Sautoir* necklaces - really long chain affairs - are really easy to make. They team up well with winterwear like plain sweaters and turtlenecks. This tutorial shows you how to make them adjustable length so you can wear them in different ways and mix and match with other necklaces.
First thing to do is determine the length of each sautoir. The actual length will be down to personal preference, body type (some people are more long waisted or buxom than others) and garments (a bulky turtleneck will "shorten" the look of a sautoir as the necklace has to go around a heavier neckline).
The best way to check without cutting any chains is to use some yarn lengths and check them out on yourself or a mannequin. I sized my longer sautoir at 48 inches and the pendant sautoirs at 24-25 inches. The latter can certainly be longer but I wanted mine at this length because it was just the right length when I wore both necklaces together with the long one in a double loop as shown below.
If you try and double up the necklace, one of the loops will ride up to the neck like this :
So what you need is a necklace shortener! You can purchase the hinged ready made necklace shorteners or use necklace extenders! The latter can be made with a clasp, short piece of chain and a jump ring or two!
These little thingies help you loop up portions of long chain necklaces so you shorten them. While it is a neat thing to do with necklaces that need a little shortening, using them on sautoirs makes them design versatile!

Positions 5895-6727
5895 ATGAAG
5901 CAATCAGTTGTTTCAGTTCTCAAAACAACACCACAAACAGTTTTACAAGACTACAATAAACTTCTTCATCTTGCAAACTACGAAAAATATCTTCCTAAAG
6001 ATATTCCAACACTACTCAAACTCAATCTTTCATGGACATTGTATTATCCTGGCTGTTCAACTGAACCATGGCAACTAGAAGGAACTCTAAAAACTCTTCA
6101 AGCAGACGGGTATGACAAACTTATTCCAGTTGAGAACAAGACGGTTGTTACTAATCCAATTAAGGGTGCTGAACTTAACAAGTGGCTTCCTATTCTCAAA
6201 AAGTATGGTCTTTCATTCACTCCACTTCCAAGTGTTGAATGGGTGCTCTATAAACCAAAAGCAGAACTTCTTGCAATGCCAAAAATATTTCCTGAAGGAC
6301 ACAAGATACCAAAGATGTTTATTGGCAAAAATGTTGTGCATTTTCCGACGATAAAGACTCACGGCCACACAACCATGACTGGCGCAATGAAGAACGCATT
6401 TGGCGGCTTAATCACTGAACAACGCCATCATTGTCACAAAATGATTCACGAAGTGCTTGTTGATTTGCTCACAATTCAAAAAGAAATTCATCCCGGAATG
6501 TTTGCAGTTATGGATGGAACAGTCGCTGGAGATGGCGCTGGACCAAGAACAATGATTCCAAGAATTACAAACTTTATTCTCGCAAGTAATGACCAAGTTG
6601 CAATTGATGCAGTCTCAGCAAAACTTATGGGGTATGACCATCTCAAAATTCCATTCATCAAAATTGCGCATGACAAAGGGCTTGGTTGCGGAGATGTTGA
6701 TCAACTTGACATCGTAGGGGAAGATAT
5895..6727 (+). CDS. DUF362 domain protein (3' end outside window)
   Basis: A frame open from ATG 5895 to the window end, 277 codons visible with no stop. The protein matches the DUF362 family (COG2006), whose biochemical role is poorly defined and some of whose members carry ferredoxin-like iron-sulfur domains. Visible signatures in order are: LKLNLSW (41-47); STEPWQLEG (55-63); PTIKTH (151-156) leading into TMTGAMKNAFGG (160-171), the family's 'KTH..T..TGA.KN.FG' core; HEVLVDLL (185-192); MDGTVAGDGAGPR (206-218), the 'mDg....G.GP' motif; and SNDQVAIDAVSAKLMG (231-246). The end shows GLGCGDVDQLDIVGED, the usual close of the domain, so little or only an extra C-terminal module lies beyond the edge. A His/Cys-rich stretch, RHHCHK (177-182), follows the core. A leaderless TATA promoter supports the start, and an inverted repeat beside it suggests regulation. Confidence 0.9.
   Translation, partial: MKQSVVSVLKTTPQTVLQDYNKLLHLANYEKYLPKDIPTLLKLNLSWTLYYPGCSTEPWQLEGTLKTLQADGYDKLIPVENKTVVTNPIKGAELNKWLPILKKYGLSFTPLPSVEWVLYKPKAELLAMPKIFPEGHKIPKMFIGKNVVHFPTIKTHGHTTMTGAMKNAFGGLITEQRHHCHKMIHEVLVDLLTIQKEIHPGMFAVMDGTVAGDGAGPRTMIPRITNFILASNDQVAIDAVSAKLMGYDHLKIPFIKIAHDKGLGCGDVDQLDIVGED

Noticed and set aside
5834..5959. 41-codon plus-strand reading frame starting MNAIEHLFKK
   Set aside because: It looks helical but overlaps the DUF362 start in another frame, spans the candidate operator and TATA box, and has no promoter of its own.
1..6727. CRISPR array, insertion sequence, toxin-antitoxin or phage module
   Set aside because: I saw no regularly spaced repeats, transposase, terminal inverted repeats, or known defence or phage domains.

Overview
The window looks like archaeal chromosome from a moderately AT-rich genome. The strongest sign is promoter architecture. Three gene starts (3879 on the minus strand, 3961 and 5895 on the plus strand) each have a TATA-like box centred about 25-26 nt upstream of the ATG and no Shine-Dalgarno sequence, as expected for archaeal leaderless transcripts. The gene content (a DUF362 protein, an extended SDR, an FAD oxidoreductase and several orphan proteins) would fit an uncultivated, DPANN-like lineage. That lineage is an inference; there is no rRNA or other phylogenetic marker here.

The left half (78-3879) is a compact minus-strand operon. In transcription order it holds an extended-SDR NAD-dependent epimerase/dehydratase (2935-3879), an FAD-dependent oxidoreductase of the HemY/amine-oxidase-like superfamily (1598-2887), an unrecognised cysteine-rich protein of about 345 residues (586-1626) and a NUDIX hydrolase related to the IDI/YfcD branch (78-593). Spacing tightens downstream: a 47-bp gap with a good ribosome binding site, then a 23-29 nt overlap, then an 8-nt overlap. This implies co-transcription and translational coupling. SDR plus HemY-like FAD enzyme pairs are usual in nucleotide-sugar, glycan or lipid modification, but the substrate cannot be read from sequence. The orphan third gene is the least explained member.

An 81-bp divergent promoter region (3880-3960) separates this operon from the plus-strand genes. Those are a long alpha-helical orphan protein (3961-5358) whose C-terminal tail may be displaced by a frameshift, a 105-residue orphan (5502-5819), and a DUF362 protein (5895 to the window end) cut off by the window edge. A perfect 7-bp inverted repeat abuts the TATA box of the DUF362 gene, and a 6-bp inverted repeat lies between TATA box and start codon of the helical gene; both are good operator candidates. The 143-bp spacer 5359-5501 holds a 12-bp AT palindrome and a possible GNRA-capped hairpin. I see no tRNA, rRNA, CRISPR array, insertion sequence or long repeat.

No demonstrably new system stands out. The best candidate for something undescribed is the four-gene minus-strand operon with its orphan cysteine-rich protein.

It is a little fiddlier using a necklace extender but it works just the same way (please note this is an unorthodox way of using a necklace extender) :
So now a 48 inch sautoir can be looped up to look like a multi strand necklace very quickly and at any length you desire!
Here is what it looks like at the back.
If you are using thinner chain, like I did for the brass necklace, you will have to introduce jump rings or other ring components at intervals so you can use them to loop up a long chain necklace. Whatever you use, these rings must be large enough for the necklace shortener or extenders to go through.
For the gold chain with pearls, I used short lengths of chain, two sizes of jump rings, wire wrapped pearls on both sides. Each section was 6 inches long. I made 8 sections so the necklace became a 48 inch one. Need more places for the shortening to happen? Then go with 4 inch sections and make 12 of them.
You could also use the same principle in making the pendant necklaces adjustable too. I simply made mine claspless at 24 inches. The easiest type of focals are large vertically holed ones like this lovely crystal. Tip for beginners - prepare the beginning of a wire wrapped loop and then slide on the chain necklace ends. The links were closed ones ie they were not jump rings.
Same with the bottom chain tassel. Once the chains are added, the wrapped loops can be completed.
The gold cloisonne donut was a bit of a problem as it was too hard to feed the center pearl on the main wire. So I wired the pearl on after the fact with fine wire.
*Sautoir is French for long necklaces. These are tassel lariats or chain necklaces with or without pendants. They were popular during the Belle Époque era (1871-1914). The Victorians and Edwardians loved them too. They probably were inspired by the military braids and chains of the late 19th century. The styles continued to be popular well into the 1920's and were favored by flappers. Season 4 of Downton Abbey set in the Roarin' Twenties have several examples of sautoirs designed by Andrew Prince.
Chains and freshwater cultured pearls were courtesy of House of Gems.
Before You Go:
- Dramatic Chain Jewelry Tutorials
- Pearl Cluster Necklace Tutorial
- Multiple Chain Necklace Inspirations and Tutorials
Original Post by THE BEADING GEM
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